A career diplomat turned President, 68-year-old Sahle-Work Zewde is the first female President in the history of Ethiopia. At the time of writing this article, she is the only female President serving in Africa.
Where did it all start?
President Sahle-Work Zewde was born in Addis Ababa, in the heart of Ethiopia. She completed her primary and secondary school at Lycee Gebre-Mariam, one of the most expensive private schools in the country. She became a well-renowned diplomat representing Ethiopia in many organizations such as the UN, the African Union, Intergovernmental Authority on Development (IGAD), and at the UN Economic Commission for Africa (ECA).
Zewde worked in various international organizations including as a Representative to the UN Educational, Scientific and Cultural Organization (UNESCO) and also as Ethiopia’s ambassador in various countries including France, Senegal, Gambia, Mali, Guinea, and Cape Verde. Her highest achievement is considered to be her appointment as Special Representative to the AU and Head of the UN Office to the AU (UNOAU) at the level of Under-Secretary-General by the UN Secretary-General Antonio Guterres.
From Diplomat to President
After the surprise resignation of President Mulatu Teshome, the revolutionary Prime Minister of Ethiopia Dr. Abiy Ahmed underwent various reforms in the good governance of the country to improve social, economic and political development; one of his goals was to enhance gender equality in the country. According to the constitution of the Federal Republic of Ethiopia, the Prime Minister as the head of the government, had the ultimate authority to choose the next President, so after considering Zewde’s various achievements and extensive experience, he appointed Sahle-Work Zewde as the next president of Ethiopia. In a similar gesture, he also appointed Mrs. Aisha Mohammed as the first female defense minister for Ethiopia.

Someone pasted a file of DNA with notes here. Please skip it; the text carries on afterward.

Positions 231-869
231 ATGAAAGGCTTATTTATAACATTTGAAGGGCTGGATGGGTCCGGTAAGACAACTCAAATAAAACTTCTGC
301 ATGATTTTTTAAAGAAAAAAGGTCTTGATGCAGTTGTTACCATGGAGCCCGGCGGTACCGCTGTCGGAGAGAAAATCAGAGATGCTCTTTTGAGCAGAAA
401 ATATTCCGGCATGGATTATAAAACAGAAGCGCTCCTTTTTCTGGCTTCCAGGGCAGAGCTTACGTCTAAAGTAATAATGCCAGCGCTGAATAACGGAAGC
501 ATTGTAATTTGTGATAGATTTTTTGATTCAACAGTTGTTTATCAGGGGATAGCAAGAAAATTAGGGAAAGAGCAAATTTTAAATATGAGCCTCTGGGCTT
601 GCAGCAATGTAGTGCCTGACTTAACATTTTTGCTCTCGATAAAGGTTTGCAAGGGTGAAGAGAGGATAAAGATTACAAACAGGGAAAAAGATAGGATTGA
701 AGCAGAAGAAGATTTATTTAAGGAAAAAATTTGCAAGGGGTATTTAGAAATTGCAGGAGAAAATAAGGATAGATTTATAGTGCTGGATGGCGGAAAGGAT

Sahle-Work Zewde and the future of Ethiopia
President Sahle-Work Zewde, in her inauguration speech, shared her vision for Ethiopia. She promised to use her work experience to serve Ethiopia in the field of diplomacy and continue to support the ongoing peaceful diplomatic relations with neighboring countries such as Eritrea, which came to peaceful terms with Ethiopia after two decades of severe hostility, and other countries in the Horn of Africa. She also vowed to work against the oppression of women throughout Ethiopia and summed up by saying “If you thought I spoke a lot about women already, know that I am just getting started.”